No? Well, it’s not trendy text speak for a milk-giving bovine. That was my best guess when I first saw the term!
Until about 3 months ago, I had no idea what MOOC was either. But last December I noticed a thread on a Facebook group I belong to, talking about MOOCs. I’m a sucker for a good acronym, so I couldn’t resist investigating . It turned out MOOC stands for Massive Open Online Course.
These are online courses that have no limit on numbers and require no prior knowledge of the subject being taught. These courses are being run globally in increasing numbers, but the ones that were being discussed on the thread that caught my attention are based here in the UK. They are run by FutureLearn, a company owned by the Open University and involving 21 UK universities, plus Trinity College Dublin and Monash University in Australia. The British Library, British Museum and British Council also make material available to students.
Courses are delivered one step at a time, and are accessible from mobiles, tablets and desktop, so you can carry on with any course you choose, where ever you are.
I only work very part time because I want to be able to be around for our kids when they aren’t at school, so I also have time for a little further education. Especially when it’s free, as are all of FutureLearn’s courses at the moment. After reading through the list of up-and-coming courses, I ended up enrolling for a couple.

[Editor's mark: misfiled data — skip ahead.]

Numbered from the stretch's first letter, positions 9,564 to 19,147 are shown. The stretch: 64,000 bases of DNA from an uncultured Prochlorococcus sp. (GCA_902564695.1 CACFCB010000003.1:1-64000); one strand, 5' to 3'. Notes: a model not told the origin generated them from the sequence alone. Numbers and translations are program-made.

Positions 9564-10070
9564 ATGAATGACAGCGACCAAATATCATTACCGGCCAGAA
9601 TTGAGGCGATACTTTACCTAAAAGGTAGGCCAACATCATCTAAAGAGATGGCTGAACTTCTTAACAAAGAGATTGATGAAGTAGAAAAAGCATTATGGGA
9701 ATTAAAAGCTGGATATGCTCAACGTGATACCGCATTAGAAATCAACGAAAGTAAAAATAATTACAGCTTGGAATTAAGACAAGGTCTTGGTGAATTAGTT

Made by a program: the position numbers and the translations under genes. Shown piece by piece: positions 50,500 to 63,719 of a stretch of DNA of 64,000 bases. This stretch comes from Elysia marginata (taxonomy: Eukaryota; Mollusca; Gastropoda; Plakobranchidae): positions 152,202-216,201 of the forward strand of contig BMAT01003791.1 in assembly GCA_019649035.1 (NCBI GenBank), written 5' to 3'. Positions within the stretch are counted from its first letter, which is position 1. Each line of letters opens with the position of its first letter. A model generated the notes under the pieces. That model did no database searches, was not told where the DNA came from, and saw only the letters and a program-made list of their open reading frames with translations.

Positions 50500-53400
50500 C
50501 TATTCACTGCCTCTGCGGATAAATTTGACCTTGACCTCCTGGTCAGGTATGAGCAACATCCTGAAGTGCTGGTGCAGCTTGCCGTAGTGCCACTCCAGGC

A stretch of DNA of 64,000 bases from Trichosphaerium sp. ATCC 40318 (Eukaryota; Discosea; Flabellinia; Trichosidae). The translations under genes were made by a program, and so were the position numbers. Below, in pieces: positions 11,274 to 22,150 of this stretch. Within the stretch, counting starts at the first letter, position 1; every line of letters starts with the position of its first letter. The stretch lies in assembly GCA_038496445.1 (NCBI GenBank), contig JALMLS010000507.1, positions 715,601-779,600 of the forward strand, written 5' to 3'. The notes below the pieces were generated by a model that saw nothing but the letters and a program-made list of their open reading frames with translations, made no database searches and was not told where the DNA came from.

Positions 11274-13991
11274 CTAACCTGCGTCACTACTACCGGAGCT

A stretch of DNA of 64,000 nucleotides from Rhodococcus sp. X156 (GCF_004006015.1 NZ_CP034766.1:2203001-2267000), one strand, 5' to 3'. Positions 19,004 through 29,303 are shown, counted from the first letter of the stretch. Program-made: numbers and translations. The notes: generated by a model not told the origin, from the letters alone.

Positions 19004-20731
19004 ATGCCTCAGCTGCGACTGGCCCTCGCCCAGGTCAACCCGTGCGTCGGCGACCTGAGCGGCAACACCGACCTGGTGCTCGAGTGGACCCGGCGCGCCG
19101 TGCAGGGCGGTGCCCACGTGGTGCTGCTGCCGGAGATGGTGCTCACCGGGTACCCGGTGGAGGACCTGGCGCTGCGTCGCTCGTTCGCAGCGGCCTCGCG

To date, I have already completed one course; Good Brain: Bad Brain. It walked me through 3 weeks of very basic neurology, concentrating mainly on the anatomy and physiology of the human brain. This involved concepts I was already familiar with, due to my degree, so it wasn’t really the most challenging course for me. I enjoyed it though and found the links to more information and videos provided very easy to follow. There is plenty of opportunity for discussing course material with other participants, and a short quiz at the end of each week to make sure you have understood the topic so far. This course was supposed to take me 3 hours a week, but I managed to cover the material in about half that time.
This week I started a very different course, entitled Shakespeare And His World. This is a 10 week course and will supposedly take me around 5 hours a week. Again, I have found this time allocation to be quite generous, so far anyhow. This is a subject I know very little about, but I am finding the mixture of history and literacy fascinating. All the materials (plays and videos) needed are supplied online and are supplemented with access to the historical collections of museum, library and archive items from the Shakespeare Birthplace Trust.
I am already eyeing up the list of courses and trying to decide which one to do after I have finished getting to know William Shakespeare better. Computing, Psychology, Business, Maths? There are courses in all these things available.
If you have a few spare hours a week, and fancy trying something new, why don’t you take a look at FutureLearn’s list of high quality, free courses?
What have you got to lose?